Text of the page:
Bringing together engineering and information technology
The detailed engineering assessment was the brainchild of group of advisors from the GIZ-implemented Nepali-German Health Sector Support Programme (HSSP) and the DFID-supported Nepal Health Sector Support Programme (NHSSP) who began working together as an informal team following a meeting of development partners shortly after the earthquake.
It was a complementary partnership: DFID brought a detailed understanding of the health sector infrastructure, having worked closely with the Ministry in this area for more than a decade, while GIZ had valuable experience with information management in health systems. ‘Working together is always better than working alone,’ says Deepak Paudel, a DFID Nepal Health Adviser, reflecting back on the intense collaboration between the two development partners. ‘We joined together two different areas of expertise, both of which were needed for the project to work.’
Using the GPS coordinates for health facilities which were already available in the Health Infrastructure Information System which NHSSP was developing in cooperation with the Ministry, the GIZ-DFID team was able to plan out the most efficient routes for pairs of engineers to visit every health facility in the 14 most-affected districts.
Between September and December 2015, three dozen trained engineers inspected 17 hospitals, 41 primary health care clinics and 726 health posts, capturing their findings on tablets using a specially-designed questionnaire. They assessed earthquake-related damage in accordance with the standard seismic vulnerability guidelines produced by the Department of Urban Development and Building Construction and also checked the status of all medical equipment. In addition, they gathered basic information about the facility, including the type and quality of access road, ‘lifelines’ (e.g. water, electricity, telephone, internet), proximity to markets, land ownership status, and local availability of building supplies.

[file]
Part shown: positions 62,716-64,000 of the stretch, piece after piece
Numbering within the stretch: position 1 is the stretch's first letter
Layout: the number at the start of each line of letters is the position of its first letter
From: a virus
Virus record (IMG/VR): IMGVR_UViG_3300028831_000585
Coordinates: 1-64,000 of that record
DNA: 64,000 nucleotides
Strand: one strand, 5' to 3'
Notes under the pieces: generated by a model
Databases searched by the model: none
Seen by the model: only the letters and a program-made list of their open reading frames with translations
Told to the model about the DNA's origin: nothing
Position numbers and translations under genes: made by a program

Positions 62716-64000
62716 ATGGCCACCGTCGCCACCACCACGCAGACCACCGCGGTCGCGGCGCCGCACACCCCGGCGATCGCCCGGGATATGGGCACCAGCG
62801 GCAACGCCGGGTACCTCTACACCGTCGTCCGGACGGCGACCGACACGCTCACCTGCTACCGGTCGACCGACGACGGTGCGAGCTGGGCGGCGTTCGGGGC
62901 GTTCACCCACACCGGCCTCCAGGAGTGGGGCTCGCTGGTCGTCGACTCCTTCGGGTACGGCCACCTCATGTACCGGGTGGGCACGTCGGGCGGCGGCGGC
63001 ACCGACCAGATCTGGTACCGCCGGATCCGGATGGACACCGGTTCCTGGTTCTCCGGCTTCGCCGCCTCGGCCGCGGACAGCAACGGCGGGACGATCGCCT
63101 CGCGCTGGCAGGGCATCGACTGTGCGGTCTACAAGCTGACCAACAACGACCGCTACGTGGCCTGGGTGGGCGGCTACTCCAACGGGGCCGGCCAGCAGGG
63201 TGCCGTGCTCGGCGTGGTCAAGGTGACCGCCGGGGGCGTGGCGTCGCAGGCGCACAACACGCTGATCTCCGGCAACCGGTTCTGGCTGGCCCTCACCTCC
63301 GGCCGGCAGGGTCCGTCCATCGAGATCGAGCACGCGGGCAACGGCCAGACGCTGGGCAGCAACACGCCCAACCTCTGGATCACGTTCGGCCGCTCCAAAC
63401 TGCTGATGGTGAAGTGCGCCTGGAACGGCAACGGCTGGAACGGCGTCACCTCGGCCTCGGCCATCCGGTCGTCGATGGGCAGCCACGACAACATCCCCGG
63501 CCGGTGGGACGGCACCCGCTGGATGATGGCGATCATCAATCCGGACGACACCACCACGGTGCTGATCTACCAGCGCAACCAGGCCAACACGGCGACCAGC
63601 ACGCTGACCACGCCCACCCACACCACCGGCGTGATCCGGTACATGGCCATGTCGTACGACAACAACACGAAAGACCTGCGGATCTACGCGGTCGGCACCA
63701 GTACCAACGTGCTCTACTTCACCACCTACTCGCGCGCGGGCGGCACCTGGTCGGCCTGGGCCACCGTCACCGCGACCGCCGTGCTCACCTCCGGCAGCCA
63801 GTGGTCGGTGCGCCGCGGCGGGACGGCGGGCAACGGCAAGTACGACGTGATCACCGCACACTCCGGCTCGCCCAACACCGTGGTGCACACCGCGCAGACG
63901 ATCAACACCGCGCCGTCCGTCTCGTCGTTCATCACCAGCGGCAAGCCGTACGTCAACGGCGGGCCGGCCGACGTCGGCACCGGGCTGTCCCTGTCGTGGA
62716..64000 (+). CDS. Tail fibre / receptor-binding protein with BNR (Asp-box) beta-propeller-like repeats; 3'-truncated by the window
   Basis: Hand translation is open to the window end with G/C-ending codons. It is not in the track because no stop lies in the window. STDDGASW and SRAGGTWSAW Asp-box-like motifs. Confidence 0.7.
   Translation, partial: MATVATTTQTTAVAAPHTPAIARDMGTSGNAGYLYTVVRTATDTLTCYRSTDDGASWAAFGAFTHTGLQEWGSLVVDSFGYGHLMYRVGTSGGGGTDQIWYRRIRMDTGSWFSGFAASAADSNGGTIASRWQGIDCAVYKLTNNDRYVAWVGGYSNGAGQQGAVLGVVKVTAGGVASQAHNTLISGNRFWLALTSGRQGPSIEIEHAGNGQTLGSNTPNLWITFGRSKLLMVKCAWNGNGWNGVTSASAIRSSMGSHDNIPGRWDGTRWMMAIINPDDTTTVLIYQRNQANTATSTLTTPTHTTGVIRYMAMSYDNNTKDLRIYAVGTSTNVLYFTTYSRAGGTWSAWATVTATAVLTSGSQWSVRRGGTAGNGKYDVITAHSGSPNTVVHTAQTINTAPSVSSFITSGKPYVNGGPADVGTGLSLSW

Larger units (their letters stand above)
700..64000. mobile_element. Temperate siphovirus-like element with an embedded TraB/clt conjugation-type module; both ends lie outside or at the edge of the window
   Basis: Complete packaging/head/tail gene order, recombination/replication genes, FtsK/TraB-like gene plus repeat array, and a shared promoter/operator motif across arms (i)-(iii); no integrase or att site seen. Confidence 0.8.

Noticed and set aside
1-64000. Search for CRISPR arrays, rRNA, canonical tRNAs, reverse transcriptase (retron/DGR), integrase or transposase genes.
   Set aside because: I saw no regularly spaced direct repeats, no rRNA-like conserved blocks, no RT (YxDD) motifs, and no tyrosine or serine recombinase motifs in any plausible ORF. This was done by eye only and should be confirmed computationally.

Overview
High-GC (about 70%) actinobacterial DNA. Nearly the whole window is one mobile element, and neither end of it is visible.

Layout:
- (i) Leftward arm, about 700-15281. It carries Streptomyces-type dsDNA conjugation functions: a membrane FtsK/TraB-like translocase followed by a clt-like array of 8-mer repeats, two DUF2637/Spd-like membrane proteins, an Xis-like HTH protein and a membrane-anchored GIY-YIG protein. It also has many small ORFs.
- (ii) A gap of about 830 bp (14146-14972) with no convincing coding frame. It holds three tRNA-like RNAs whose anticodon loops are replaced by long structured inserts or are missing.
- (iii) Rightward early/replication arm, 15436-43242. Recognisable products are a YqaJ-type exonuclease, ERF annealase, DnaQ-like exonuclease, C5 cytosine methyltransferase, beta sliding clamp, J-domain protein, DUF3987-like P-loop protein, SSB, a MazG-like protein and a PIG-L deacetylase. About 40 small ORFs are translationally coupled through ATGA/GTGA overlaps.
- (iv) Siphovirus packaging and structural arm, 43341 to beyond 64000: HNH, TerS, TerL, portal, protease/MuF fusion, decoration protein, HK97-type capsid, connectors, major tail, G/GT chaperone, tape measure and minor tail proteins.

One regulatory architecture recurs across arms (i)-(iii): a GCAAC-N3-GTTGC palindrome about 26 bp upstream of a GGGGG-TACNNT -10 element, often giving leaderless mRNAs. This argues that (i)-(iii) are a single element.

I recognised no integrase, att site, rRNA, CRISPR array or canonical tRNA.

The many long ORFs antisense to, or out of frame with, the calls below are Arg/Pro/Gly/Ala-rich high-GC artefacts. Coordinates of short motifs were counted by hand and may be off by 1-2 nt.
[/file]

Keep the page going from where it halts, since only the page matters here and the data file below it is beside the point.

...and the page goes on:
A publicly-available resource
The findings of the detailed engineering assessment have been publicly available on the website of the Nepal Health Sector Programme (www.nhsp.org.np) since January of this year. Each facility has its own entry, complete with GPS coordinates, contact information for the facility head, photographs, floor plans showing the location of damages, and all other information gathered during the site visit.
‘Many of the international organisations who are supporting us with pre-fabricated construction use this information to select facilities and this makes life easier for my team who review proposals,’ explains Mahendra Shrestha, Chief of the Policy Planning and International Cooperation Division at the Ministry. ‘By putting it on the website, people now see if a facility is damaged or not and then come to us with proposals.’
World Vision International is one such organisation. Rather than sending out their own teams to do rapid assessments of potential sites, as they did previously, they are now able to consult the information available online. ‘The data provides a good starting point for us to identify places where there is a need for completely new constructions,’ explains Roji Alex, the Roving Shelter and Infrastructure Manager for World Vision.
A comprehensive basis for future planning
The relatively simple information-gathering tool developed in the aftermath of last year’s earthquake is proving to have far-reaching benefits. According to the Ministry of Health’s Mahendra Shrestha, the main added value became clear when the country’s National Reconstruction Authority asked his Ministry to submit a detailed recovery plan for the health sector in all 31 districts affected by the earthquake. ‘We used the results of the engineering assessment to design the recovery framework and to estimate the resources that would be required,’ he explains. These estimates are now much more accurate than those generated through the Post-Disaster Needs Assessment, which reported 24 percent more damage (in terms of number of fully or partially damaged facilities) than the site-based inspections ultimately revealed.
‘For us as a development organization,’ says Paul Rueckert, the Chief Technical Advisor of the Nepali-German Health Sector Support Programme, ‘it was important not only to contribute to the immediate response to the earthquake, but also to find ways to strengthen the health system as a whole. We knew that the foreign medical teams would eventually leave and the task of reconstruction and building a resilient health system would remain.’